BOCA RATON—We’ve already written on the landmark exhibition Regarding George Ohr: Contemporary Ceramics in the Spirit of the Mad Potter at Boca Raton Museum of Art (November 7, 2017 – April 8, 2018) on numerous occasions, but we love this editorial from Artsy, who interviewed none other than ceramics expert and our Editor-in-Chief Garth Clark, and we wanted to make sure you ceramophiles took a gander.
Featured image: George Ohr, Tall dark green incised vase, 1895–c. 1900. Courtesy of the Collection of Marty and Estelle Shack. Photo by Phillip Ennis
The iconoclastic, Biloxi-born George Ohr was a wildly imaginative, unorthodox and inventive potter during the in the late 19th and early 20th centuries rejecting ornamentation and sometimes even color and glaze leaving his pots bare, so much so, he earned his nickname the “Mad Potter of Biloxi.”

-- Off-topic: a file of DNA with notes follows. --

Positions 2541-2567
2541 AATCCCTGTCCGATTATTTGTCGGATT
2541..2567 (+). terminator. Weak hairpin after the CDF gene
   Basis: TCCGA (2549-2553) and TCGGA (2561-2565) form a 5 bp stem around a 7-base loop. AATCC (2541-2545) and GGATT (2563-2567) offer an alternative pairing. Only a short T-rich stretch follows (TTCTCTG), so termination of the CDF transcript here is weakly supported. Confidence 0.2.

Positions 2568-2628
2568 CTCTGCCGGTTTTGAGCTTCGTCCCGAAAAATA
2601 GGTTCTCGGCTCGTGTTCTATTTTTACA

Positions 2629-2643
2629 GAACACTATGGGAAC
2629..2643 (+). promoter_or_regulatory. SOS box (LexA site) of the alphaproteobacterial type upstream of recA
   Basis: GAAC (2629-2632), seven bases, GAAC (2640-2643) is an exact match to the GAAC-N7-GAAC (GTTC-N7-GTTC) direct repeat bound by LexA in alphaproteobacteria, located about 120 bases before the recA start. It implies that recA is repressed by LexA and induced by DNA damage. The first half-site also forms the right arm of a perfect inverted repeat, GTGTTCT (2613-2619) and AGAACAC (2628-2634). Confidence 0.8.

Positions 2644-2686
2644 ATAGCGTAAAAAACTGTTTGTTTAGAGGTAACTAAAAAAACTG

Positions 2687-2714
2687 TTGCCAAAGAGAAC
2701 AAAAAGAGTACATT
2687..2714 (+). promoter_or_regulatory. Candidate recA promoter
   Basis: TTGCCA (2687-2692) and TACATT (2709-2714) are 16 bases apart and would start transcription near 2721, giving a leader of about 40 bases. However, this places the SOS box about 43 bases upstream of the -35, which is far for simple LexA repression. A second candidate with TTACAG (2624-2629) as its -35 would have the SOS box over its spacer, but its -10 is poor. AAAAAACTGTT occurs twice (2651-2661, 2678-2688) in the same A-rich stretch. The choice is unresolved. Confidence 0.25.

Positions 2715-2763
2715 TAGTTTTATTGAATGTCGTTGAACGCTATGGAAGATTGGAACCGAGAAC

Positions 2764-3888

Initially snubbed by his contemporaries within the Art and Crafts movement, Ohr continued to pursue his work in earnest, Artsy writes, truding forward continuing to make his writhing forms, but it wasn’t until 50 years after his death, that other began to catch up.
“He was 50 years ahead of his time and the interesting thing about him was: He knew it.” -Garth Clark.
Today, Ohr is praised as a major pioneer of American ceramics, having his work
He has a Frank Gehry-designed museum in his name, his works can be found at the Metropolitan Museum of Art and the Smithsonian. At auction, a large vase with handles, doused in a signature kaleidoscopic glaze, has gone for as much as $84,000.
Read more from Artsy’s Editorial here.
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